I’m Back And It’s Finally Over

I’ve been on vacation with Manthing’s family in the Outer Banks, Duck, NC to be more exact.

It was a nice vacation lots of doing nothing in particular. I read, did a little research for an article, some cross-stitching, lots of laying around, kid- wrangling (we have 6 nieces, ages 3 to 12), swimming, movie watching and video game playing.

I also got together with some dear friends also down on vacation for an afternoon of shopping. Manthing and I took a trip to the Aquarium at Roanoke Island , where I delighted in watching the Otters. I got used to nothing in particular, quickly. Photos forthcoming.

But now I am back and I got my Rantipants on.

Last night, I got an e-mail regarding my comment on Twitter about Obama. So far, I haven’t made public comment on the DEM Race. I am so fucking glad it’s over, I nearly wet myself. But now, it seems more than a little obvious to me that what the American people want (the popular vote) is not what is important here.

I belong to neither party. I see my political leanings as moderate. I
vote my conscience, who I believe is the best person for the the
job and as a famous Queen once said: "We are not amused".

The choices presented
to me suck- big green ones. Obama or McCain: a choice between bad and worse.

There’s a lot of talk about Civil Rights and how far we’ve come, "in just 50 years", now that Obama has enough Dem Delegate votes to win the nomination at the convention. It isn’t only that he is inexperienced, Obama’s speech/pandering last night was nauseatingly condescending and sickeningly hypocritical. To her credit, Clinton stuck to the topic at hand and thanked everyone who has supported her and continues to do so.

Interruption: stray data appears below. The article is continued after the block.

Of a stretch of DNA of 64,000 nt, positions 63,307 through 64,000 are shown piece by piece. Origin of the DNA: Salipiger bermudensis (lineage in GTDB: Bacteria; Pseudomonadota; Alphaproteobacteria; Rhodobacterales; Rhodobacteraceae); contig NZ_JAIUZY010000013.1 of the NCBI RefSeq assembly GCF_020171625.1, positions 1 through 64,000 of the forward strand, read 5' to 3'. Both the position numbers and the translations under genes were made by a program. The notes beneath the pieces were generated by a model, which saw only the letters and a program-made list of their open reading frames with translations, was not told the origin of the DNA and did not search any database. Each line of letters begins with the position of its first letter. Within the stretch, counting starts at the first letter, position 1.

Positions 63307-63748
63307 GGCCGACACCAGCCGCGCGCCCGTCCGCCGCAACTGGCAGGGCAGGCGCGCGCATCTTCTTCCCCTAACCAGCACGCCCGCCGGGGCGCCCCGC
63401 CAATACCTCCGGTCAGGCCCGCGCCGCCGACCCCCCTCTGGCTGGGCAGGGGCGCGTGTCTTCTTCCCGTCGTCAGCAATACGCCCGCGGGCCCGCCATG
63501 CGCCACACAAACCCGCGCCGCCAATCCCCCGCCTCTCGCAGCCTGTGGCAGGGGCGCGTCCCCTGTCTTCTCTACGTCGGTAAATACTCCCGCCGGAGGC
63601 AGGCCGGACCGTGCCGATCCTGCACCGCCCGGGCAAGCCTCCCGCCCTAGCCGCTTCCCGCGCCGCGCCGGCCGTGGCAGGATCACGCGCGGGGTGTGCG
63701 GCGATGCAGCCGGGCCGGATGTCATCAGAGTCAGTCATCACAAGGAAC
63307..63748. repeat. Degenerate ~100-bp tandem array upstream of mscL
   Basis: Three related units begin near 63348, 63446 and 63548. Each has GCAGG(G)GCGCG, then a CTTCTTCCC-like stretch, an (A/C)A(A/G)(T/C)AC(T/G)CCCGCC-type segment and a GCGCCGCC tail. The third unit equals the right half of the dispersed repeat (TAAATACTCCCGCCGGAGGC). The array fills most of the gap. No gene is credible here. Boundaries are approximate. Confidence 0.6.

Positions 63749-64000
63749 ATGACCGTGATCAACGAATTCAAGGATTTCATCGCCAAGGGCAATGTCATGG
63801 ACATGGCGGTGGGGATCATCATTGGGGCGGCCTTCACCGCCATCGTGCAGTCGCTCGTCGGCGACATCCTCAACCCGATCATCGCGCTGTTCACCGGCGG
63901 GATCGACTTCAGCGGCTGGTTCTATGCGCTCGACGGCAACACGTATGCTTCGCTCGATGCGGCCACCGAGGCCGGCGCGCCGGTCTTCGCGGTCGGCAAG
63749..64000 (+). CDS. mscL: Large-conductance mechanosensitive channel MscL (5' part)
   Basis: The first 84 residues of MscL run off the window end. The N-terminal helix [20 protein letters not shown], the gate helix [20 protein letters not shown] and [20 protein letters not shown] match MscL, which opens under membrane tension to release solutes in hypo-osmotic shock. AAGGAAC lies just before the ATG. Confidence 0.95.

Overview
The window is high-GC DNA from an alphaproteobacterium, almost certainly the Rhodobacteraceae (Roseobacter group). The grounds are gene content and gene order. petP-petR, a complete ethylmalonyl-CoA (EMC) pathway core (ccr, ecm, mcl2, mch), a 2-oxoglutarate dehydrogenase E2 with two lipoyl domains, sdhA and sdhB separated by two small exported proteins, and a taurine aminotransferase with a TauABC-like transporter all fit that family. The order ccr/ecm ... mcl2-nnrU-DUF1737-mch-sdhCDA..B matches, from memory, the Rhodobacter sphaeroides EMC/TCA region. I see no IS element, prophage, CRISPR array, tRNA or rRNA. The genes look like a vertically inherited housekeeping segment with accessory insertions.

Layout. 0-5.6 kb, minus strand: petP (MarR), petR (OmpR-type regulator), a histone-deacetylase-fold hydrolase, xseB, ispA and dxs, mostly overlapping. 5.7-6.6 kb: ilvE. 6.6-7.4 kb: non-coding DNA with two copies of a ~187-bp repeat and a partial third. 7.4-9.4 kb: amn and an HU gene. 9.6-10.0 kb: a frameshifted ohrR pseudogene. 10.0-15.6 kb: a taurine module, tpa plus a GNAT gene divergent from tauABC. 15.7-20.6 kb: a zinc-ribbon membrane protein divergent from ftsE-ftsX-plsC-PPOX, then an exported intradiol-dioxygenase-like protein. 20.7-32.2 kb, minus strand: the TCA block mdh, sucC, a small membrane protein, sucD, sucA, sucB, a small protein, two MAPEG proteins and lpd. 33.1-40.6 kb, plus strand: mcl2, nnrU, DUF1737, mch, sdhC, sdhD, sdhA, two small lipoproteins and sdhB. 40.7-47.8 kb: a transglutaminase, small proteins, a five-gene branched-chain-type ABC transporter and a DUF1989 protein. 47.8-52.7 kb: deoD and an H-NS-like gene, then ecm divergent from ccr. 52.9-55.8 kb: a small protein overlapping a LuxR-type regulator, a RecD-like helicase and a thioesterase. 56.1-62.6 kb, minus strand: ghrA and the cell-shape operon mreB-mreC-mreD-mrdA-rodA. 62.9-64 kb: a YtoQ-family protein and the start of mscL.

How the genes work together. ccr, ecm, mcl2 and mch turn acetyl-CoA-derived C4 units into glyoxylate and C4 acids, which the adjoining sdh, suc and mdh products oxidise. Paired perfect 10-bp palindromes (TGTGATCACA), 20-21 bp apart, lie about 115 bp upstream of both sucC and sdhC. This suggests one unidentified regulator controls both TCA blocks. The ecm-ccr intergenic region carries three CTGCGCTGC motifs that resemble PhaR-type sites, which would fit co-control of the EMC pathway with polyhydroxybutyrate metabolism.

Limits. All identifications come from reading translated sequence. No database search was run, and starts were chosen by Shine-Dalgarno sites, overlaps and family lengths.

Just as I would not vote for Clinton based solely on her gender, I would not vote for a man or a woman based on their ethnicity. That’s right I said ethnicity and not race. To refer to Obama as a different race, is stupid. Despite skin pigmentation and ethnicity differences, he is still a member of the human race is he not? 

This Dem nominee race has also seen a little history repeating itself. No matter how things change, they still stay the same.

In 1848 the first Women’s Rights Convention was held in Seneca Fall, NY. 68 women and 32 men sign a Declaration of Sentiments,
which outlines grievances and sets the agenda for the women’s rights
movement. A set of 12 resolutions is adopted calling for equal
treatment of women and men under the law and voting rights for women.

The Emancipation Proclamation abolished American slavery in 1863.